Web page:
Interactions between DnaA and ribosomal protein L2 (or truncated L2) have been shown to inhibit initiation in vitro and it has been proposed that DnaA may act as a sensor coordinating initiation with cell growth [92]. However, interpreting this result in the context of Dualism is not straightforward. It is not in line with a ribosomal hyperstructure acting as an intensity sensor because, the prediction is that if DNA is becoming limiting, redundant ribosomes may start to accumulate, become inactive and perhaps release L2 (we are trying here to see past layers of sophisticated feedback controls) which should stimulate initiation. The opposite occurs. It is not in line with quantity sensing either because, again, the prediction is that if ribosomes accumulate as equilibrium structures, release of L2 should again stimulate initiation. Although no hypothesis should be required to explain all the data, Dualism might offer an explanation: the signal that results from the combination of intensity and quantity sensing and that initiates replication also then prevents further initiation (along the lines of the Regulatory Inactivation of DnaA in which, after initiation, the Hda protein plus DNA promote the hydrolysis of active ATP-DnaA to inactive ADP-DnaA [71]). So the prediction from Dualism would then be that in the conversion of equilibrium to non-equilibrium structures—and the consequent redeployment of ribosomes—L2 is released to contribute the inhibition of further initiations. Finally, given that L2 also interacts with a heat shock protein, HtpG, it is conceivable that its inhibition of DnaA is simply a response to stress rather than part of regulation in an unperturbed cycle [135].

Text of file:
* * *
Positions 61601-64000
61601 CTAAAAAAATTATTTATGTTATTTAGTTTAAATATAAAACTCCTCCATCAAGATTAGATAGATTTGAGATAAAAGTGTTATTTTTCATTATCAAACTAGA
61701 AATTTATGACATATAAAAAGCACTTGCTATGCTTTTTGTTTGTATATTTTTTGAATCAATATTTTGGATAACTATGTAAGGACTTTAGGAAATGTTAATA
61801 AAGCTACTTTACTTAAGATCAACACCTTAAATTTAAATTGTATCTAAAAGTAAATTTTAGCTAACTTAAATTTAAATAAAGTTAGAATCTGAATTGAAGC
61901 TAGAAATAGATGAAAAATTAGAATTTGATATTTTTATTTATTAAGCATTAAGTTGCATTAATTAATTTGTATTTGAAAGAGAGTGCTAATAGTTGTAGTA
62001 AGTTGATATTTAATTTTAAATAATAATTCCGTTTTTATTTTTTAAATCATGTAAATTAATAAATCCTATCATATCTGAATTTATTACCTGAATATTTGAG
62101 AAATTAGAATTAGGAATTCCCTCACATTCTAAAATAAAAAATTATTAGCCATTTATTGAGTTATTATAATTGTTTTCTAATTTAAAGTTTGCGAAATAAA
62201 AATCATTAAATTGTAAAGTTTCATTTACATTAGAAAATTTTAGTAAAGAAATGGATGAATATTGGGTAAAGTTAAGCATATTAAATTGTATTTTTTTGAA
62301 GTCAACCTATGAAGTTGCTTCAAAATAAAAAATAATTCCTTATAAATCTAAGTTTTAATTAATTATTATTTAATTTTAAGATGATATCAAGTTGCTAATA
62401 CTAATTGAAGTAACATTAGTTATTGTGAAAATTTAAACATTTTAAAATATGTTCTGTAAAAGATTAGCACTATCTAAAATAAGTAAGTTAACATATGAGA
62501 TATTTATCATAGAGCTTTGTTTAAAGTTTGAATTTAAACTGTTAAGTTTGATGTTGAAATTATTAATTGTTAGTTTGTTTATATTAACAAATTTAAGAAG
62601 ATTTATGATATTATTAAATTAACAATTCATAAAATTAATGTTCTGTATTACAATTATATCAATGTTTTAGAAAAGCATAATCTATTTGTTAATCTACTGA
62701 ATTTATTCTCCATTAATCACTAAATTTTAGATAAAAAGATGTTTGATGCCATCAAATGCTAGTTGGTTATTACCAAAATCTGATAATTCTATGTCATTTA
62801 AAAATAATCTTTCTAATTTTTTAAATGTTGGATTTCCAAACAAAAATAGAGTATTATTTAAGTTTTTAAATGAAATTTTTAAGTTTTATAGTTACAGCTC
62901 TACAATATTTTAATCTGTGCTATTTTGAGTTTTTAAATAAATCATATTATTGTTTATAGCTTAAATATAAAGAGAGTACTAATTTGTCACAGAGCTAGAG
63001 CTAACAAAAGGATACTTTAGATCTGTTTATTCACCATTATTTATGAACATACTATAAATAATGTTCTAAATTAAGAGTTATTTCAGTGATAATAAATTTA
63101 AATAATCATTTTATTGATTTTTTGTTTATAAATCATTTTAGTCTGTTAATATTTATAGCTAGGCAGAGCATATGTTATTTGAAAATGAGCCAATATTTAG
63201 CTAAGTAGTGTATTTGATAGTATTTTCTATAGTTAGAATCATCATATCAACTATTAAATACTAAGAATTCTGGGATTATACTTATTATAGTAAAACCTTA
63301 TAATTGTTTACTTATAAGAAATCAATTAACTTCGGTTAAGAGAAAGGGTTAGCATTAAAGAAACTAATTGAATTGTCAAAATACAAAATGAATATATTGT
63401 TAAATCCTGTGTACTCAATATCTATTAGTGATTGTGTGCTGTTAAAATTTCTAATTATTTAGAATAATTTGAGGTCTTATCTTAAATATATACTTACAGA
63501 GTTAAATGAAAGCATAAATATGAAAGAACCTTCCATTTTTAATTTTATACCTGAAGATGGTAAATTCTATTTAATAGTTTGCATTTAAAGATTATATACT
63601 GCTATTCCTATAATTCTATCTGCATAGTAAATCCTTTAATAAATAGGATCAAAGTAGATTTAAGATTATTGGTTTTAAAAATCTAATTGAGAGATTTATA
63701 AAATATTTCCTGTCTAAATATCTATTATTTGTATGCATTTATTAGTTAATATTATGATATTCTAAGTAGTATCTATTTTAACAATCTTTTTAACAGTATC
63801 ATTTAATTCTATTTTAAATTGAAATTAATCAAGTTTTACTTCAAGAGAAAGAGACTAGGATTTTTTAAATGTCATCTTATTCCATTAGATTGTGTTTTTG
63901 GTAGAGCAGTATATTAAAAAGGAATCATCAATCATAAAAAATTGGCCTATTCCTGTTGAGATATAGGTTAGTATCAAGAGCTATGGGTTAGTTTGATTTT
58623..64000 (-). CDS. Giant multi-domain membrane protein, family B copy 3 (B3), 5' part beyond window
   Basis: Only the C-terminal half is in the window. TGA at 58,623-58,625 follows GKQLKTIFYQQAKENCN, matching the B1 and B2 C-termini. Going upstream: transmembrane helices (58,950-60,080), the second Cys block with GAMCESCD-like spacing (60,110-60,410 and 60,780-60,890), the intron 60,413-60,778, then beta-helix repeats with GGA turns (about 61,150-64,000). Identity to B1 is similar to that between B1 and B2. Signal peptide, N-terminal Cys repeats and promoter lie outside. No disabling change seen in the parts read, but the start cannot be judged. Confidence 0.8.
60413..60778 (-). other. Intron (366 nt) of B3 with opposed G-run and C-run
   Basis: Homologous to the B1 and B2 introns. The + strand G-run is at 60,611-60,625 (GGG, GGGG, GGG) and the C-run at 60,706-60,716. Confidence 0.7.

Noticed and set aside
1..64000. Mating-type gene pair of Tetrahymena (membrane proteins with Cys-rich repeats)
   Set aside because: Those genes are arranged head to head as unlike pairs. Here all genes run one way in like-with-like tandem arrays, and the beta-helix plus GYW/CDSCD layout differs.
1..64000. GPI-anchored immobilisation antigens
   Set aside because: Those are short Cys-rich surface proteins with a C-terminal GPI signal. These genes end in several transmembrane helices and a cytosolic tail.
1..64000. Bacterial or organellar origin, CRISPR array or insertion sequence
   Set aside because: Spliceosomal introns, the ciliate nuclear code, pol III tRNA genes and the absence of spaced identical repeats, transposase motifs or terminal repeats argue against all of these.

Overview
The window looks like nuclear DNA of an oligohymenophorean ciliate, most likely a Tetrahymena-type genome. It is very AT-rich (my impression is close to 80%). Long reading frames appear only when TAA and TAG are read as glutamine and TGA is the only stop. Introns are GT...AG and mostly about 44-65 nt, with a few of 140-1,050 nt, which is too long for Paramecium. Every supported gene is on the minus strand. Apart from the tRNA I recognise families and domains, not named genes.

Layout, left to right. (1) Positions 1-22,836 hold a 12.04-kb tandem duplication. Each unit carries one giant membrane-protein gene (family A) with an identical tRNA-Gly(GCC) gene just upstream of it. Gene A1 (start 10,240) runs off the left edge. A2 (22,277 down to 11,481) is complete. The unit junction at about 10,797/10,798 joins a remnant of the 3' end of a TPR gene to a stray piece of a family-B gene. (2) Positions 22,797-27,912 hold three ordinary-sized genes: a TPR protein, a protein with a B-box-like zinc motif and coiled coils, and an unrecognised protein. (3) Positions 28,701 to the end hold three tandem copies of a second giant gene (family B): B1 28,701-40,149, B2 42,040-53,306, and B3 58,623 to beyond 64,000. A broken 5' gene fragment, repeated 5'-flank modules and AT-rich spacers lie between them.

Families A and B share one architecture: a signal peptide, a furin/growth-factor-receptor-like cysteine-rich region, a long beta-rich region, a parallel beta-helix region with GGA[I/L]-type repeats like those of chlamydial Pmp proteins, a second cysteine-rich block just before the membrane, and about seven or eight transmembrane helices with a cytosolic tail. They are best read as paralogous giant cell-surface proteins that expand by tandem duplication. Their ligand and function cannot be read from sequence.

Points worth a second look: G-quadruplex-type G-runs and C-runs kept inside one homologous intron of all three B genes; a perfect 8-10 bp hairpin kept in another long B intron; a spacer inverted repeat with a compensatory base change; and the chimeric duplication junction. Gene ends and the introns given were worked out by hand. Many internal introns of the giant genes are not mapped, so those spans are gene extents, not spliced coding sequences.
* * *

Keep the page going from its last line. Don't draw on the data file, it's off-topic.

Many levels of classical regulatory systems have been glossed over in this and other sections. One of the most important is growth rate control. In the rest of this subsection, we suggest how growth rate control might fit into our scenario. Growth rate control is about the major changes that occur in Enterobacteriaceae as they adapt to environments that differ in their nutritional richness. The mechanisms involved in growth rate control might therefore be expected to be involved in the changes that we propose occur during the cell cycle. As a result of growth rate control, Enterobacteriaceae change as the rate of balanced growth increases: they become larger, have more replication forks per chromosome and have an increased RNA:mass ratio (primarily because more ribosomes are formed per unit mass) [34,56,136,137,138]. This increase in ribosomes affects the size and topology of the ribosomal hyperstructure [26,56]. One of the major players in control rate control is (p)ppGpp [139]. pppGpp and ppGpp are phosphorylated derivatives of GTP and GDP, respectively, obtained when a ribosome engaged in translation encounters an uncharged tRNA [139]. (p)ppGpp is an important link in coupling nutrient availability with many aspects of bacterial physiology including growth rate control, adaptation, secondary metabolism, survival, persistence, motility, biofilm formation, development, competence, virulence and initiation of DNA replication and cell division.